Crap figures prominently throughout Judy Moody and the Not Bummer Summer. It's also one way of describing this adaptation of the Megan McDonald book series whose protagonist, as played by Jordana Beatty, seems destined for a lifetime of servitude to the pipe or, at the very least, the whims of a roomful of cats. While her brother Stink (Paris Mosteller) hunts for Bigfoot using peanut butter and the creature's own doo-doo, the girl locks herself inside her eyesore of a bedroom after two of her besties hightail it out of town for the summer, one to circus camp, the other to Borneo, thus squashing Judy's obsessive-compulsive desire to micromanage school's three-month timeout with a chart of itemized "dares." Dad's eccentric sister, Opal (Heather Graham), who appears to share a significant portion of the girl's bug-eyed genome, lures Judy out of her kaleidoscope of doom and convinces her to live it up outside, but the tween's fun is quickly thwarted at every turn—by a face full of blue upchuck, a shit sandwich, a galling imitation of a zombie film that would have been deemed outdated even in the '50s, and Steve Urkel.
Kids today. But wait, does anyone, other than M.I.A. perhaps, rely so heavily and stridently as Judy does on an acronym-heavy parlance? (Half of the film's running time, via smug asides and glittery on-screen text, seems devoted to translating for us, the great unwashed, the ABC's of Judy's secret language, like "ABC's"—which is to say, the "already been chewed" sludge of food that Stink tosses around in his mouth while talking to his older sis.) This third-grade, possibly Ritalin-added ghoul, whose ingenuity as an interior designer implies she owns Milton Bradley's Mouse Trap (unlikely) or highly regards Pee-wee's Big Adventure (possibly), is not preferable to your average Beiber fan, whose sycophantic behavior at least feels recognizably human.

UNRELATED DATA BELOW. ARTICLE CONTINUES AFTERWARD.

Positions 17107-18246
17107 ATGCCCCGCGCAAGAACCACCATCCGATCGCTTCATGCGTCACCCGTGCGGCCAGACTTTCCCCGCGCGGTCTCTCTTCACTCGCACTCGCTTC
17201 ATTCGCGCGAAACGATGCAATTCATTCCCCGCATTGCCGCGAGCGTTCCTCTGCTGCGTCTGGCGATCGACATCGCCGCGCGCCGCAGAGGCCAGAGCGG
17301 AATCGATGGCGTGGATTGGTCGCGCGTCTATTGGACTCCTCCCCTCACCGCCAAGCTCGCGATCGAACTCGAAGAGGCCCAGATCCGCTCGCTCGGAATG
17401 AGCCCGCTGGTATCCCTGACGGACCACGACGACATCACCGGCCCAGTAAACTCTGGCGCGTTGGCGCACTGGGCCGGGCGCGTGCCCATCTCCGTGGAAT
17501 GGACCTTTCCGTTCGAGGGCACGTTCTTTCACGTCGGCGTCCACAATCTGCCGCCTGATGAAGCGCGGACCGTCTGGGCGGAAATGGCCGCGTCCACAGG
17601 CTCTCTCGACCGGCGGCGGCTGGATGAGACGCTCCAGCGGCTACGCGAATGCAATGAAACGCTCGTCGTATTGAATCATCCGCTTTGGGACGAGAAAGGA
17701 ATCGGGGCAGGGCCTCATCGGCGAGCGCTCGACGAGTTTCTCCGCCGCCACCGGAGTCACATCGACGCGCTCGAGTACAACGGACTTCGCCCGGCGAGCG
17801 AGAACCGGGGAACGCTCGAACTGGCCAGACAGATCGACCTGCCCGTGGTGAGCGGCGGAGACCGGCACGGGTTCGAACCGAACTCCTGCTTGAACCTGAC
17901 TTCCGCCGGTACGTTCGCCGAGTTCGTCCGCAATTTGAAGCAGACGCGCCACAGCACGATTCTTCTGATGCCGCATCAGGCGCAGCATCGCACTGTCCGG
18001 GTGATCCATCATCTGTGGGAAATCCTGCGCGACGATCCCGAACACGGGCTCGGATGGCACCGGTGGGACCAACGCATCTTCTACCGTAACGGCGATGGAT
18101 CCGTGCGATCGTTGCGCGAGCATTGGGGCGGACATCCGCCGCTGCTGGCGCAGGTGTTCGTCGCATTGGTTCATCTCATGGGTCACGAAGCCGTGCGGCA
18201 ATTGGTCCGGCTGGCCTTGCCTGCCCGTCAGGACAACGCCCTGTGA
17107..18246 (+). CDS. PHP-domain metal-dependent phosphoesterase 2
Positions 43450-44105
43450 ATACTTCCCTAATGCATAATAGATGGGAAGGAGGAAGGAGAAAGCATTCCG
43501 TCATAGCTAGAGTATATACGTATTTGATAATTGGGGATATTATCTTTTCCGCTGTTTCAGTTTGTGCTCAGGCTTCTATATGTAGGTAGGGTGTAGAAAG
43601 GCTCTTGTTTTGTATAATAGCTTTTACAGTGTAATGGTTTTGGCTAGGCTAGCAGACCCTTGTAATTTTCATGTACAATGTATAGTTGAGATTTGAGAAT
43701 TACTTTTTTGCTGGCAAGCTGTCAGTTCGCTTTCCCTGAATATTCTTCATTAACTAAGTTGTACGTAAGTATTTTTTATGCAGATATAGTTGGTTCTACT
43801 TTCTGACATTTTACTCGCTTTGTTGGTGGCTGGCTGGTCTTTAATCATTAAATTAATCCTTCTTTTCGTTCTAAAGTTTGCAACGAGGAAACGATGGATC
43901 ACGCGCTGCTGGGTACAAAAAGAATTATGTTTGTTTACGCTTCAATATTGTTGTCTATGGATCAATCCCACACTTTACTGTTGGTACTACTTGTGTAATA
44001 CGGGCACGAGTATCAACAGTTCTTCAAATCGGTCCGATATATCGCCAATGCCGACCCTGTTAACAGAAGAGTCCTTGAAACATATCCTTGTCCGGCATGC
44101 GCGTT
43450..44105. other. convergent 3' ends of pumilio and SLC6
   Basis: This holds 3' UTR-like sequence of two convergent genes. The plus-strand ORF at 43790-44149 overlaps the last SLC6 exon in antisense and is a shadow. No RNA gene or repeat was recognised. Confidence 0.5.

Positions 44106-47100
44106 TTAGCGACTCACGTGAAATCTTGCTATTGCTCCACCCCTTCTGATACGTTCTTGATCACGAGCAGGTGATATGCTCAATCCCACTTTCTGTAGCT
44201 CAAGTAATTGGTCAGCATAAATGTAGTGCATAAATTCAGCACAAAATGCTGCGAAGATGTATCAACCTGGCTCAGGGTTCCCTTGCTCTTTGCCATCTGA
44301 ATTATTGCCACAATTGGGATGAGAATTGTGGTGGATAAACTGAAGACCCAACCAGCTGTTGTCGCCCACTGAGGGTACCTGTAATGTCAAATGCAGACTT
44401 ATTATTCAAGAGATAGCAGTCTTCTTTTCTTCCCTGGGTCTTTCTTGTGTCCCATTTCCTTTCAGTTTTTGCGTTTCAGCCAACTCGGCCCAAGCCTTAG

Which is to say, Judy Moody is as unbelievable as the Bigfoot her brother hunts, kitsch sprung from the lame imagination of adults who probably wish their tweeners lived their lives like Judy Blume characters. To be fair, director John Schultz seems to acknowledge the cartoon-ness of Judy's existence, shooting the color-suffocated interiors and the people who inhabit them with a quaintly poppy panache that suggests he may be among the half dozen who highly regard Bo Welch's The Cat in the Hat, but outdoors, where Judy takes on her brother's quest to find Bigfoot after suffering too many misadventures of her own creation, his aesthetic devolves into blandly colorless mush, which is at least in keeping with the queasily flavorless plot, whose only surprise may be that Cuba Gooding Jr. doesn't figure into it.
No one wants to be lectured to at the movies, but what does Judy learn exactly by the end of her Not Bummer Summer? To be a little less OCD, sure, and to embrace the wonders of being cut in half by the circus-loving Rocky (Garrett Ryan), who seems poised to penetrate her in other ways by the time they reach high school, if not before, but why, after chasing a scared-shitless Frank (Preston Bailey) out of a movie theater playing a zombie flick, doesn't she put up more of a fight when the zombie usher doesn't let her back into the theater where her ticket is along with her bag? For all her frustrations about keeping up with the fun her best friends are having elsewhere, the "thrilladelic" girl's resignation makes no sense; not that it matters, because the audience gives up on her long before she's given up on herself.